Syria military helicopter crashes in Damascus, Al Jazeera, still frame from

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Performance on the rubble

August 25, 2012 Comments off

The video Over Rubble, The Brave Continue to Stand for Freedom, appeared on the SyrianDaysOfRage youtube feed on August 3, 2012. The video differs from most of the clips from the Syrian available online. It does not have a solely evidential function, as it is not a direct documentation of the Syrian Army’s atrocities, shelling of cities, piles of mutilated and dismembered torsos, etc; it is not a call for attention as in the videos of victims describing what went on during an attack as in a news reportage; it is not of army defectors or formation of battalions declaring their position to the internet; not a documentation of direct confrontation between the Free Syrian Army and the regime; not Assad forces “leaked” videos. This video is of a group of civilians (or they appear to be) staging a performance over rubble from a recent shelling in Talbiseh near the city of Holms. Holding placards with slogans and information, the group chants La Ilaha Illa Allah, and Assad is God’s enemy. The person on the top right in what appears to be the kitchen holds a sign that reads “home of martyr Jalal aldin Latoof,” thus we know that the performance is taking place over what once used to be his house. Others signs are either asking for God’s mercy, or include messages to Assad. In the middle of the image someone is waving the Free Syrian flag. In the group of four on the left one is holding a sign, another a flag and the two children are each holding a smaller placard. Upon closer scrutiny it becomes clear that the two children are wearing masks.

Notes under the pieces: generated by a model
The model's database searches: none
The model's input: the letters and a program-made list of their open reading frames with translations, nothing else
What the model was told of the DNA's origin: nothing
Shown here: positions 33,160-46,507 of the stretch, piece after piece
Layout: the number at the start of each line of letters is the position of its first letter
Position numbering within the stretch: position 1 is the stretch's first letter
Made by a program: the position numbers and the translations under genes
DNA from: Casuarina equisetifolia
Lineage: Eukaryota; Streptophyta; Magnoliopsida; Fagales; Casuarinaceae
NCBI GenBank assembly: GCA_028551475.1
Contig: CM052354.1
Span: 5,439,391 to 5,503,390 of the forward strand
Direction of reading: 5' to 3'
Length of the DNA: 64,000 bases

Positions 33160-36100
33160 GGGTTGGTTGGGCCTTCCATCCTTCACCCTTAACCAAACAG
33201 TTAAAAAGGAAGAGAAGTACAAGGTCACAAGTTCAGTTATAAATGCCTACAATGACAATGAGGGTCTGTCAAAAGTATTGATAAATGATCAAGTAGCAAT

Over Rubble, The Brave Continue to Stand for Freedom, youtube still frame